Anonymous app Whisper: safe space or cyberbullying?

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Anonymous app Whisper: safe space or cyberbullying?

Senior Abby Larsen and sophomore Kennedy Brown pose in the library with the app, Whisper. The app has over 87 users from West so far.  “I think most of the time when people first hear about it they think it’s mostly for negative things because that’s how most anonymous apps work. But on Whisper, there is a place for just our school. That’s where I am most of the time. Everywhere else, there are mean comments, but mostly at our school it’s just positive things,” Brown said.

Senior Abby Larsen and sophomore Kennedy Brown pose in the library with the app, Whisper. The app has over 87 users from West so far. “I think most of the time when people first hear about it they think it’s mostly for negative things because that’s how most anonymous apps work. But on Whisper, there is a place for just our school. That’s where I am most of the time. Everywhere else, there are mean comments, but mostly at our school it’s just positive things,” Brown said.

Kathryn Harter

Senior Abby Larsen and sophomore Kennedy Brown pose in the library with the app, Whisper. The app has over 87 users from West so far. “I think most of the time when people first hear about it they think it’s mostly for negative things because that’s how most anonymous apps work. But on Whisper, there is a place for just our school. That’s where I am most of the time. Everywhere else, there are mean comments, but mostly at our school it’s just positive things,” Brown said.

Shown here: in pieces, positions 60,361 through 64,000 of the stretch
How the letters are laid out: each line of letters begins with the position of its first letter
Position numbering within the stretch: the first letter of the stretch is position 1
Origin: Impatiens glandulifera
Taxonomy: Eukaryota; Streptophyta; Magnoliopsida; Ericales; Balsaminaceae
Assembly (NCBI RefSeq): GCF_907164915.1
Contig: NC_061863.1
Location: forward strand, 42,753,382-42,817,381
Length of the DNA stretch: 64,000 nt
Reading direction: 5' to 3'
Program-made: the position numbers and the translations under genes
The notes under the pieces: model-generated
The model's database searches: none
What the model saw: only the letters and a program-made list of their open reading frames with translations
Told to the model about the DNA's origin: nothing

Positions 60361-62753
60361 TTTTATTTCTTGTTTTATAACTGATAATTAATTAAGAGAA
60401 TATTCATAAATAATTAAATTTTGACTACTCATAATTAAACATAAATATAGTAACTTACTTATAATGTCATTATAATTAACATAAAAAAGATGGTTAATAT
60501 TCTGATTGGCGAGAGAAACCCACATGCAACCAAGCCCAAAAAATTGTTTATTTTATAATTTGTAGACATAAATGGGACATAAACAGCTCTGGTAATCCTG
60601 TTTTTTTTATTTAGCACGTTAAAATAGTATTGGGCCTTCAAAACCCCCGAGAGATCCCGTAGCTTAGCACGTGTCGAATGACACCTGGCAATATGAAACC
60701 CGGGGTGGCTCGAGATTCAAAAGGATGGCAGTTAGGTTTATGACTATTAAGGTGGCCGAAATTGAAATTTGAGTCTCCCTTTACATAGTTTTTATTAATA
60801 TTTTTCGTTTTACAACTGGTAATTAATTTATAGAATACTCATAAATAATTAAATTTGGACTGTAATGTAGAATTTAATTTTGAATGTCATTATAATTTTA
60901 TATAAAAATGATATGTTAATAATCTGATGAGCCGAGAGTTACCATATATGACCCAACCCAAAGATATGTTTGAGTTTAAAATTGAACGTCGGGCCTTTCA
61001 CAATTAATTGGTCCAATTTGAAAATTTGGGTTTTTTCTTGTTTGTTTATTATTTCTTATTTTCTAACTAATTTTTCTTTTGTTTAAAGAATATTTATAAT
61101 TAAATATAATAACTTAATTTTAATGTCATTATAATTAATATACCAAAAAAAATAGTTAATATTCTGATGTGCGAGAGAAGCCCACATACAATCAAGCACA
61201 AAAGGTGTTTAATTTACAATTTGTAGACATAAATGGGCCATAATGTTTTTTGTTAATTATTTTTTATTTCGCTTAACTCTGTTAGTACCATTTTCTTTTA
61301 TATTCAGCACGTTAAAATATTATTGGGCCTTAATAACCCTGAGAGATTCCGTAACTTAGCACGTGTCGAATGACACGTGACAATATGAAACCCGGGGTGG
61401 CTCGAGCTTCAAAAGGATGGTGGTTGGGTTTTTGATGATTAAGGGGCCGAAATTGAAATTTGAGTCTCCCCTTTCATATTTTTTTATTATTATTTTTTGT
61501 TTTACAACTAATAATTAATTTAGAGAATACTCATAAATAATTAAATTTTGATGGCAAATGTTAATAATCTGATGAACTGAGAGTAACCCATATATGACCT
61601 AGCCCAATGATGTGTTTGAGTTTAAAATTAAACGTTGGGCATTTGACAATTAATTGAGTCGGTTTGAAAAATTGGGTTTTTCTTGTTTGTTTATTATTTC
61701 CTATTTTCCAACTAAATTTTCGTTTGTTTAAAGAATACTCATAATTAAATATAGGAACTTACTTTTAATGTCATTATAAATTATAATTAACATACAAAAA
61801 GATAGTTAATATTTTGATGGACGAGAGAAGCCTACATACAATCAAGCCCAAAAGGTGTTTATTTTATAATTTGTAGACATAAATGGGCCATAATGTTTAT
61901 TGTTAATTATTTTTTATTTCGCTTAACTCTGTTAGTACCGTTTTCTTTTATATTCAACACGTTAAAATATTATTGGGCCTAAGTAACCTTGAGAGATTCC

Kathryn Harter

Kathryn Harter

Senior Abby Larsen and sophomore Kennedy Brown pose in the library with the app, Whisper. The app has over 87 users from West so far. “I think most of the time when people first hear about it they think it’s mostly for negative things because that’s how most anonymous apps work. But on Whisper, there is a place for just our school. That’s where I am most of the time. Everywhere else, there are mean comments, but mostly at our school it’s just positive things,” Brown said.

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Another platform for anonymous opinions and comments has been gaining speed with students: Whisper. Similar to Yik Yak, the app allows users to post anonymous comments that are shared with other users in a specific location.

“You can just comment random things about whatever you want and it’s anonymous so nobody knows who it is. I got rid of it, actually, because it started to creep me out,” sophomore Kalyn Neuwirth-Deutsch said. “Most of it is just stuff they wanted to get off their mind that they couldn’t really tell anyone, but since you don’t know who it is, it was okay. There was stuff about Mr. Longhorn and stuff about the One Acts. A lot of the stuff is really optimistic, though. Somebody posted ‘didn’t get into One Acts, there’s always next year’.”

User cloud_ix

User cloud_ix

Users can like, comment and post, paralleling many other popular social media sites. Along with an open forum, users can create private chats with other people on the app. The app has a two options for usernames: one given to you by the app or one you can create yourself.